But the film’s signature image––the reverse tracking shot––is also its most unique and subtly imaginative flourish. In a sly rebuke of arthouse cinema’s tired use of the following shot––a shorthand device meant to force an unwavering subjectivity that’s been rendered impotent by everyone from Gaspar Noé to Joachim Trier to Alejandro Gonzalez Iñárritu––Metev opts instead to track his actors backwards as they walk in stride with the camera. These lengthy outdoor sequences, assembled by Metev––working again as his own editor––in an otherwise fairly recognizable shot-reverse-shot style in which the camera nonetheless never stops pulling back as the actors (usually Mikhova and Mashalov) walk and talk in naturalistic rapport, ultimately reinforce the film’s welcoming essence: these aren’t characters you want to follow so much as observe and consider in harmony with their thoughts and surroundings.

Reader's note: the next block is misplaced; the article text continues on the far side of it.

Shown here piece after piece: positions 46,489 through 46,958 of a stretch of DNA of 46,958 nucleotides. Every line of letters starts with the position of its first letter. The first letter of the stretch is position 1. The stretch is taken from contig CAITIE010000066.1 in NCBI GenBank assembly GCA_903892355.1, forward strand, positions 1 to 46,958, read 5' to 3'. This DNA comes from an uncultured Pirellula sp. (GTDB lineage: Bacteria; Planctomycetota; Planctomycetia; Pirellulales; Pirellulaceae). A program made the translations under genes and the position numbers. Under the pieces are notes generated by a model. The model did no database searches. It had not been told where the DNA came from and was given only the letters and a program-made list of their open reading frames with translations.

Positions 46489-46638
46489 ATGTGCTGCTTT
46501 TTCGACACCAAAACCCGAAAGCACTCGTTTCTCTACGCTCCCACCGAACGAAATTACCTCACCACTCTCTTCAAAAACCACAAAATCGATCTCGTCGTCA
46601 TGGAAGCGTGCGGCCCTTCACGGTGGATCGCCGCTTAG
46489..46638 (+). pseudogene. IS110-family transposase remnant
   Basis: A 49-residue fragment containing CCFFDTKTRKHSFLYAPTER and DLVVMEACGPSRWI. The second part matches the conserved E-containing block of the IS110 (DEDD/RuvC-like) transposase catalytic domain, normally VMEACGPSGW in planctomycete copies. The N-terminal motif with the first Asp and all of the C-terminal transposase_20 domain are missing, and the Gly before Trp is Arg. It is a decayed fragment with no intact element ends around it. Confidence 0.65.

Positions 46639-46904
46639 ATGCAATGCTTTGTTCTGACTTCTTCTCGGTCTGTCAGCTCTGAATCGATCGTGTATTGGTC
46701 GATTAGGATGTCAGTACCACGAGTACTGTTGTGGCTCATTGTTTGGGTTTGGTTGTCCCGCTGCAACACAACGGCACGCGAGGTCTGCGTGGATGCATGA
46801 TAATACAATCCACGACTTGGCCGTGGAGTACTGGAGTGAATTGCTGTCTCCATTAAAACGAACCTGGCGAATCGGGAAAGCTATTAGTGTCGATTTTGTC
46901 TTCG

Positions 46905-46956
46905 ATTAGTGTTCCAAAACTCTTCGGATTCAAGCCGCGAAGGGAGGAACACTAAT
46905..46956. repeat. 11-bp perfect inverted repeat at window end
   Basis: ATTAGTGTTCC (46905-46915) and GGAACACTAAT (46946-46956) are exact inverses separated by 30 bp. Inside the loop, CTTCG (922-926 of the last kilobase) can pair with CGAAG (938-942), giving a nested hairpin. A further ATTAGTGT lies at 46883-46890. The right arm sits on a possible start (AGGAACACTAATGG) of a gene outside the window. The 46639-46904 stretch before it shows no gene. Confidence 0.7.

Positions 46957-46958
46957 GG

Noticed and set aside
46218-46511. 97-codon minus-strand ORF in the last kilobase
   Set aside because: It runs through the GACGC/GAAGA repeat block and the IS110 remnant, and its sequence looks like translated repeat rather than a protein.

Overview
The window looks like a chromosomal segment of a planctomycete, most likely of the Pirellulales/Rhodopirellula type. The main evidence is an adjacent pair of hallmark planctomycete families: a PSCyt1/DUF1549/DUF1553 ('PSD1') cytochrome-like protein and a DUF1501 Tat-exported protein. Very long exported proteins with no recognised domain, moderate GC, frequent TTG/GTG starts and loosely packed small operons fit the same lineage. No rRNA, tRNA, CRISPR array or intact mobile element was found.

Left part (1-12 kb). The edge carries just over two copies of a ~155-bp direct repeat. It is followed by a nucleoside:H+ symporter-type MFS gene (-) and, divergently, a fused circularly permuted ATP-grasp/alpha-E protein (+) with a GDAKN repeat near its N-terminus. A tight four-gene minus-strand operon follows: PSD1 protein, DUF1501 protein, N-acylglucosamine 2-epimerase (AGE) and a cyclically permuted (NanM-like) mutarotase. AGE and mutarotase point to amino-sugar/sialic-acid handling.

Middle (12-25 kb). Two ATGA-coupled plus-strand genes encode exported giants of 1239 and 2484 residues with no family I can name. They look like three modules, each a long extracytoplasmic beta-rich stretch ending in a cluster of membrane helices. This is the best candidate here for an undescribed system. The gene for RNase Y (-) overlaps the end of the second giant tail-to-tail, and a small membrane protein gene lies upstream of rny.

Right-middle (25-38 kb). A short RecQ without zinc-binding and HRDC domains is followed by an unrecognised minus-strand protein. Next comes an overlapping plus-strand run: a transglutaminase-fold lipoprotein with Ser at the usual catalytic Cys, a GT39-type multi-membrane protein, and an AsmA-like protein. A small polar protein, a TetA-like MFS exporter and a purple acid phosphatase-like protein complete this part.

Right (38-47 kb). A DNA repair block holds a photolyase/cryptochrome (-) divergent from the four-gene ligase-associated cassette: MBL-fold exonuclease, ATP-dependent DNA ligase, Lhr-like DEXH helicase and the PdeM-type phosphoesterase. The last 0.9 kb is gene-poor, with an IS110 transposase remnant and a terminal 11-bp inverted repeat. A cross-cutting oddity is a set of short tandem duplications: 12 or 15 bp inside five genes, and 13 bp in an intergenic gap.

Metev wisely saves the most tender of these exchanges for his finale, one of recent cinema’s most poignant denouements. In what will likely be the family’s last outing before Mila ships off to Germany, the trio set out on an afternoon hike. Again tracking the characters from the front, Metev allows silences, subtle expressions, and a few touching words (“Save your strength. There’s a long ascent ahead”) to articulate more than any prior argument or future display of emotion ever could. For 80 generous minutes we’ve watched as this family has grown and confronted private hardships. In these closing moments––perhaps the only time in the film when the viewer wishes he or she could see what lies ahead––they appear, if only temporarily, to have found a certain peace. What this beautifully restrained, deeply resonant film suggests is that sometimes that’s enough to keep moving forward.